The apparatus for projecting an axial extending strip of light onto the entire interior circumference of the tubular member will now be described with reference to FIG. 2. The path of the energy beam from, in the preferred embodiment, a laser 14, is directed via the fixed reflectives 13 and 10 to the rotating reflective 9; the beam from the laser 14 being reflected downwards at 90° by the periscope reflectives 13 then onto angled reflective 10. The reflective 10 reflects the energy beam onto the centre of rotating reflective 9 which is being rotated at high speed by the motor 7. The reflective 10 reflects the beam outwards from the centre, describing a ring on the window 2 and outward through the window to describe a ring on the internal circumference of the tubular member being inspected. The centre point, i.e. a point on the axis of rotation of reflective 9 is denoted by A, the ring reflected from the viewing window 2 is denoted by B and the ring reflected from the internal circumference of the tubular member being inspected is denoted by C.
At this juncture it should be made clear that although a laser is preferred as the radiant energy producing means, it is, however, envisaged that other forms of radiant energy ray, in certain circumstances, be found desirable.
The reflected detail from the window 2 and the internal circumference of the member being inspected is viewed and reflected by reflective 8 into the lens of the camera 12, the point A and rings B and C being the rings referred to above with reference to FIG. 2. The outer diameter described by reflective 9 as it rotates is denoted by D. Because there is beam deflection in passing through the wall of the window, the angle of throw changes slightly from the angle of incidence out of reflective 9 and the representation shown in FIG. 3 illustrates what would be seen on a well head monitor 51. In this respect when a spot of concentrated light or visible or non-visible energy passes through glass or other clear medium, the majority of the energy does pass through but the surface of the glass, etc. reflects back a portion of energy. Also, the glass, or clear medium, slightly distorts the energy path leaving it, so if this energy is in the visible range two separate spots or rings will be discerned and in the case where very thick glass, quartz, etc., is used, more rings may be noted. The rings reflected by the beam outward path are significant because these will always form true rings to the centre of the body because the spinning reflective 9 is arranged to spin centrally, i.e. axially with respect to the viewing window so the distance centre to the window wall is constant providing a perfect circle when viewed by the camera.
The operation of the apparatus shown in FIGS. 1(a) and 1(b) and 2 will now be described and it is presumed that the apparatus is to be used in a dry tubular member, i.e. a tubular member in which fluid such as liquid is absent. A wire line is secured to connector 4 and a cable connected to eye bolt 5, power is fed to the body and the control operation is checked, the lens focus is checked if remote control is set and locked, and if auto-focus is to be used then this is checked for appropriate function. The motorised reflective rotation and laser operation are checked and the well head monitor is checked for ring reflection definition. The motorised reflective timer is set to a required time lapse and the body is entered into a tubular member to be inspected and lowered to the required position or bottom of the well.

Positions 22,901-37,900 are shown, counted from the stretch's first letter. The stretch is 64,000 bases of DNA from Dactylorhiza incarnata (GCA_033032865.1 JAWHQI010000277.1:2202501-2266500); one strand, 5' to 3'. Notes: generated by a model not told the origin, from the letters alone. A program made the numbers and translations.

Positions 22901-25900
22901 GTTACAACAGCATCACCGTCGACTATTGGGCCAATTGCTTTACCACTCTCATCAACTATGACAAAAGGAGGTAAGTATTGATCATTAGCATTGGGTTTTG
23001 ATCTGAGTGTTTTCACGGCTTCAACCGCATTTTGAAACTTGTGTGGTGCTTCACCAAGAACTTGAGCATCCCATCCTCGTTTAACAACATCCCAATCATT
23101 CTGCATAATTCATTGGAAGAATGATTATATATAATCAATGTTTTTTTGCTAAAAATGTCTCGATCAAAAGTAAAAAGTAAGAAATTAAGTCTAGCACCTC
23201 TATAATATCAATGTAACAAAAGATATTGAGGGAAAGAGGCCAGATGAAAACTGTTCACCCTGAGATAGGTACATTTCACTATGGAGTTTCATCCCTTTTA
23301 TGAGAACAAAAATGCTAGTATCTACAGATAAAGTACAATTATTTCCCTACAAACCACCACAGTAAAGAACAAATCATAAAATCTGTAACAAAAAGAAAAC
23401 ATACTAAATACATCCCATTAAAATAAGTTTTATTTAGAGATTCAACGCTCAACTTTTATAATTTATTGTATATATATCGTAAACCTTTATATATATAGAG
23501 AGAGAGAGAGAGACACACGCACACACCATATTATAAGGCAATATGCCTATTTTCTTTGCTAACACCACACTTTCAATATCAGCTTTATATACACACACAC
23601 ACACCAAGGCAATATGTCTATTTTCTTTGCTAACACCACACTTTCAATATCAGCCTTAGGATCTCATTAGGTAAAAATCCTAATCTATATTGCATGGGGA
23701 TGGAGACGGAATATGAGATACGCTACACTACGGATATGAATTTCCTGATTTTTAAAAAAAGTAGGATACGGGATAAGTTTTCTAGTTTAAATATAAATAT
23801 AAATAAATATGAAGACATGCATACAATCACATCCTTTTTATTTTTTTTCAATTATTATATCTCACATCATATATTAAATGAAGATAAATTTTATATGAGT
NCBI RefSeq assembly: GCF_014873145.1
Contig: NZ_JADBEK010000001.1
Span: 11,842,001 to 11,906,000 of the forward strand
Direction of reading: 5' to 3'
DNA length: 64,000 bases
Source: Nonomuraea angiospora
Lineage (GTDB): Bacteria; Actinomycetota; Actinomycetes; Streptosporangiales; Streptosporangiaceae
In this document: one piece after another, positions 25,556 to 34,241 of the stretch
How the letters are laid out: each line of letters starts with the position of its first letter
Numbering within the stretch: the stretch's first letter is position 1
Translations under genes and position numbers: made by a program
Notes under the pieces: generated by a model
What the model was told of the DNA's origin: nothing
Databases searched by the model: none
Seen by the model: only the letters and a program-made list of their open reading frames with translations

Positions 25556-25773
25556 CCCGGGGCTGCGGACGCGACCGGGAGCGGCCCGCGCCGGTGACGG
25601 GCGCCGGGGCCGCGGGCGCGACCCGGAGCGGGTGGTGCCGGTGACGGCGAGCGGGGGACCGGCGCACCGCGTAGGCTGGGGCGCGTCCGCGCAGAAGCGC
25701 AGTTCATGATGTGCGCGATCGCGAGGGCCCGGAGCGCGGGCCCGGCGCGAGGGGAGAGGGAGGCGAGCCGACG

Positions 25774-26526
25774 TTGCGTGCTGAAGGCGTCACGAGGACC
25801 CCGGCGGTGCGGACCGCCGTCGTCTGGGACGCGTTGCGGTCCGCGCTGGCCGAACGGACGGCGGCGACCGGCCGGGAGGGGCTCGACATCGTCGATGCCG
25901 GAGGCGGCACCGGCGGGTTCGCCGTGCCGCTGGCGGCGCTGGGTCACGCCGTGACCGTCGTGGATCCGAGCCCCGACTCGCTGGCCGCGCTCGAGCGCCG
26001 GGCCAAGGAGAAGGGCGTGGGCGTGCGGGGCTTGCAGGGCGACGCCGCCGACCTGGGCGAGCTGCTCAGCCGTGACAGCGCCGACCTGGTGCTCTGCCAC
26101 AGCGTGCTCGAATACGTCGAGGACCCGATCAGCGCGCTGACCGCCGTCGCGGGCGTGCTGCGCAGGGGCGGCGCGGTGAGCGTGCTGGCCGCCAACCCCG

From the surface controller, power is fed to the control circuit 15 via the wire line, the timer for the reflective drive motor 7 permits power to the motor after effluction of the preset time and reflective 9 rotates up to operational speed. The laser 14 and the camera 12 are now switched on as is the well head located monitor for receiving signals transmitted from transmission circuit 16. The monitor will show two rings as shown in FIG. 3, the outer ring C denoting the energy reflected from the tubular member internal wall and the ring B denoting the inner specular reflection from the viewing window 2.
Provided that the inner circumference of the tubular member being inspected is not damaged by, for example, working tools or corrosive action, or is not truly circular in cross-section due to internal pressure or ovality or reeding and there is no build up of scale or wax etc., then the reflection from the tubular member in a circumference C should be concentric with the inner viewed ring B providing that the centralisers 3 are maintaining the body concentrically within the tubular member. However, even if the centralisers 3 are not maintaining the body coaxially with the tubular member being inspected, the axial centre of the body and the inner ring relationship is a known dimension from which computer software can be used to accurately detect out of round or damage conditions.
The axially extending illuminated strip on the inner circumference wall of the tubular member being inspected and from the window that is produced by the laser 14 is reflected to the camera 14 by the angled reflective 8 which reflective 8, activates, according to light strength, the pixels in the camera array. The pixel activity is rapidly read at 25 frames per second or more then transmitted via circuit 16 to a well head monitor 51 (shown in FIG. 6) which displays the images shown in FIG. 3.